http://www.thecreativepenn.com/2014/03/01/definition-of-success/

satisfaction-

c) Satisfaction – Although this is third on the list, I feel it is the most important of all, as having your words, ideas and stories readily available for people to read now and for future generations, is the penultimate success. Our narratives will be enjoyed and relayed long after we are gone. It is our legacy.

A tongue in cheek link:

http://magicalmusings.com/2006/03/27/10-advantages-of-being-a-writer/

Obviously, a mixture of all three of the above would be the perfect scenario.

What do you consider the most satisfying part of being a writer/author?

Follow the Guidelines – It’s Vital…

December 9, 2013
mandyevebarnett


Guidelines – definition: an indication or outline of policy or conduct

top-10-list

Guidelines are important and should be adhered to when submitting your work. Whether it is for a competition, a particular genre or for freelance submissions. How we submit is almost as crucial as the work itself. Many publishing houses and agents now accept email instead of snail mail, but remember to read  carefully how they expect your work to be received. Some prefer attachments while others want everything in the body of the email.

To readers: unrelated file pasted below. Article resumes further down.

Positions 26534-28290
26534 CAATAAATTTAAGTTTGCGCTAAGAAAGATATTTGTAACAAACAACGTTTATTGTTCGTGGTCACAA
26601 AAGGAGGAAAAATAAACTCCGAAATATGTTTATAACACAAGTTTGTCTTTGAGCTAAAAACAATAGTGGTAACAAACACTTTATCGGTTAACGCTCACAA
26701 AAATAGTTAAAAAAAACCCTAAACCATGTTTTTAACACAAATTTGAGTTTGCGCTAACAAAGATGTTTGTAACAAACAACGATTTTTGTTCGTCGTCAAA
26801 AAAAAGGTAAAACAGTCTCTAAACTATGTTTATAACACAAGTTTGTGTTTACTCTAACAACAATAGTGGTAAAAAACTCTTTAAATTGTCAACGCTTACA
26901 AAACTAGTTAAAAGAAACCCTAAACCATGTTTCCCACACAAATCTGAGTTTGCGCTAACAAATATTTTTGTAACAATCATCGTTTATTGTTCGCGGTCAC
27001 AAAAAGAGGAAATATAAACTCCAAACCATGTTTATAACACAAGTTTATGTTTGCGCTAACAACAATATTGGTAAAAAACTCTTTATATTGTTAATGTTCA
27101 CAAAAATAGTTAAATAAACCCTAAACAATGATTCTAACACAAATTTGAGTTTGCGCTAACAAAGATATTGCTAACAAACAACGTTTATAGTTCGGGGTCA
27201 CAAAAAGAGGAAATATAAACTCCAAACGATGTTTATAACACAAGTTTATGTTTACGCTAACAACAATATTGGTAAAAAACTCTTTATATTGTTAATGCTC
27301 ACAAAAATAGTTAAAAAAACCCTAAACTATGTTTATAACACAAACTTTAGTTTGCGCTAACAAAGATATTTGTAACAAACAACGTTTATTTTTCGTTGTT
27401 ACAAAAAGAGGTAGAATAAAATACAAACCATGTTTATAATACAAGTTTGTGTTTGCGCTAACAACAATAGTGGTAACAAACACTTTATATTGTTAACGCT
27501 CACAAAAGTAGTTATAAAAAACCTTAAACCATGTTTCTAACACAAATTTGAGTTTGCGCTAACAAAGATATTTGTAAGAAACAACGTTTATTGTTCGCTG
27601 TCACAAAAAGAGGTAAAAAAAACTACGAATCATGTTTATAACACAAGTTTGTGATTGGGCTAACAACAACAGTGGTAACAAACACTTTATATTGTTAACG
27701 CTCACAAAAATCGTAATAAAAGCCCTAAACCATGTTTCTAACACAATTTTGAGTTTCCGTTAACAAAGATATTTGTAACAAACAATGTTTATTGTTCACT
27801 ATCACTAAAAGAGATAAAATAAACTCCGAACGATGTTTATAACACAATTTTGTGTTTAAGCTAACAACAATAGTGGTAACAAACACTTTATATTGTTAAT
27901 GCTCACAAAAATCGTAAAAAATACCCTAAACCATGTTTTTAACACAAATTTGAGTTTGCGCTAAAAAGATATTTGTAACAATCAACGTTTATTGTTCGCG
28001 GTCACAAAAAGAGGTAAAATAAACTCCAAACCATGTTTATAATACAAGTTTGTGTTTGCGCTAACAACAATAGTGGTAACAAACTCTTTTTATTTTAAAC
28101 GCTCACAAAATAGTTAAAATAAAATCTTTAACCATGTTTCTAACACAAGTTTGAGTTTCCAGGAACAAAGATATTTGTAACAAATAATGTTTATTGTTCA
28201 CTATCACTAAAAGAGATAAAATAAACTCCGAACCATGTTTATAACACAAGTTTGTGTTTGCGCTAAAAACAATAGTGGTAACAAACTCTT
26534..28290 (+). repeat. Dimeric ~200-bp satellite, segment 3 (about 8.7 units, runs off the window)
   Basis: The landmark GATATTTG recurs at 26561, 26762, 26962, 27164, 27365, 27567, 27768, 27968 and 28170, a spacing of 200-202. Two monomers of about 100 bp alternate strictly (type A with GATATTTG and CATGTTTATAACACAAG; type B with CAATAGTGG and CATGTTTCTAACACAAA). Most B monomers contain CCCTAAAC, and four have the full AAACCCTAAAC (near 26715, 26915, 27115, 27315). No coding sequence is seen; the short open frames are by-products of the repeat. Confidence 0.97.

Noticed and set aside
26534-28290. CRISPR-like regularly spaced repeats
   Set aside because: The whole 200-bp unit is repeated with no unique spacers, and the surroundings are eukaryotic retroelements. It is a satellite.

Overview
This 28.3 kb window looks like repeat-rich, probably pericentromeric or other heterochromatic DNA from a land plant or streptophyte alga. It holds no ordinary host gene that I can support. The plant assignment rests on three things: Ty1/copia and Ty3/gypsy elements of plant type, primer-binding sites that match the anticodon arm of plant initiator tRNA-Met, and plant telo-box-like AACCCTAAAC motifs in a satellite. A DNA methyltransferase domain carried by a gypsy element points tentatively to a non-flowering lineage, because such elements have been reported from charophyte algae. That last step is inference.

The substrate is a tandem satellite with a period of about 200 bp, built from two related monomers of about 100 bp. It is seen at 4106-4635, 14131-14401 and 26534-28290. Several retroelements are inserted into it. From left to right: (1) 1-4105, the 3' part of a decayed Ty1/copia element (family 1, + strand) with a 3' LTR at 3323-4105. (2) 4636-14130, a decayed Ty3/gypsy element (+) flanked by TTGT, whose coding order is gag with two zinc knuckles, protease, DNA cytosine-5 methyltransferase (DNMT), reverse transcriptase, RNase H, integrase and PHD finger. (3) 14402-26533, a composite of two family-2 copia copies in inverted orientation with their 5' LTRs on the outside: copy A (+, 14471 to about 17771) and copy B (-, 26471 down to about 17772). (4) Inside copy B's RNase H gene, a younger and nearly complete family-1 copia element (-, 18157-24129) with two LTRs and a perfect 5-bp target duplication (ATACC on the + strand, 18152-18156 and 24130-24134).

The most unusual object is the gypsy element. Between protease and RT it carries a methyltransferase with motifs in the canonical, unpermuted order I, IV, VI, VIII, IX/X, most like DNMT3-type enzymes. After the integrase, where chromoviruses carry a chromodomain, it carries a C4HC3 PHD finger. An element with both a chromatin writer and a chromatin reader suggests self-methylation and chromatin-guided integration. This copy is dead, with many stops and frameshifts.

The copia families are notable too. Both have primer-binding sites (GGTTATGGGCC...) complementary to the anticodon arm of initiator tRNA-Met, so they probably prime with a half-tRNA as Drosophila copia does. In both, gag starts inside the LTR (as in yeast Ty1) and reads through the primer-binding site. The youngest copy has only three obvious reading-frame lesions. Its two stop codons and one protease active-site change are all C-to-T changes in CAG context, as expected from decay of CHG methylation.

When freelance writers are contacting potential clients the guidelines change from company to company and an incorrect submission can mean the difference between success and failure. Researching the company’s profile, any articles already published and establishing the correct person to contact enables you to refine your work and ensure the piece is received and not lost in the internal mail system of the company.